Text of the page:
The Winding Road. Science, November 2014
On a bright July day more than 3 decades ago, I turned up at the University of Delaware (UD) physics department, hoping to meet my new research advisor. I was met instead with quizzical looks: The professor had died some months before. No one had told me.
I had come a long way. Read more
Face to face with the King of the Forest. Philadelphia Inquirer, November 2014
To most people, lions are symbolic of Africa. However, in one forest on another continent, the Asian lion has made its last stand. Once upon a time they roamed in large numbers across a vast swathe of Europe and Asia. But hunting and habitat destruction have greatly reduced their numbers. Gir forest in the state of Gujrat in Western India is the last stronghold of the Asian lion. There are only about 200 left in the wild. On a trip to India in January, I decided to visit Gir to see these elusive Asian lions and the deer, wild boars, monkeys and peacocks that inhabit the forest.
I traveled by car from Ahmedabad, the capital of Gujrat, and stayed in a hotel on the outskirts of the forest. The evening was spent talking to the inhabitants of the local villages and making arrangements for a safari the following day. Very early in the morning when the animals are active, I entered the forest in an open Jeep with a driver and a forest guide. It was still dark with a gentle cool breeze. Scent travels far under such conditions, ideal for lions to locate their prey. There was no sound except that of the Jeep engine and the indescribable background noise of the jungle. Every rustle would set our hearts racing. Gradually, the inky darkness yielded to a glorious dawn. Shafts of golden sunlight filtered through the jungle canopy and lit up patches of the forest floor covered with dry brown leaves. Our ears and eyes were straining to catch sound or sight of the elusive lions. After some driving on jungle tracks, we heard muffled roars in the distance. We stopped and listened, ears cocked, senses stretched to breaking point, trying to gauge the direction and distance of the roars.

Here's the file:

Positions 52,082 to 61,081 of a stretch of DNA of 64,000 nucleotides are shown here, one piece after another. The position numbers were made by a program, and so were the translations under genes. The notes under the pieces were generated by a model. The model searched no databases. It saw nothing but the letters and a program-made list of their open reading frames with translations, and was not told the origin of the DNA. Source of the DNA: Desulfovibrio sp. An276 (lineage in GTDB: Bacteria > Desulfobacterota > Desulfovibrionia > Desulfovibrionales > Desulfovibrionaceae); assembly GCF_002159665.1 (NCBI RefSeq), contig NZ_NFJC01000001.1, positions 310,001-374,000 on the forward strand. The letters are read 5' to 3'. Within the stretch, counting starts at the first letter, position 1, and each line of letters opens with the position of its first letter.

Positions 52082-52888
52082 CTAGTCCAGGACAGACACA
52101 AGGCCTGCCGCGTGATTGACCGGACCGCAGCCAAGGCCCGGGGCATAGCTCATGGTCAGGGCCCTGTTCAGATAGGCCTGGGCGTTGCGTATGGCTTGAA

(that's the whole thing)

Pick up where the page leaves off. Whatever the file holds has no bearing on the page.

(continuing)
“Lion,” the guide whispered suddenly, grabbed my arm and pointed to the right. My heart nearly missed a beat. There, about 30 feet from us, a male lion broke through the jungle cover and strode unhurriedly in front of the Jeep towards a waterhole a short distance ahead. We followed at a safe distance. At the waterhole he paused, lapped the water for a couple minutes, stretched out on his side and looked straight at me alternately yawning and blinking. He was relaxed and seemed to be enjoying posing for us. I could not believe my good fortune in being able to see a full-grown Asian lion in its natural habitat.
I left with wonderful memories, mesmerized by the majesty of the king of the jungle. A framed picture of the king hangs in my study.
First published in the Philadelphia Inquirer, November 2014.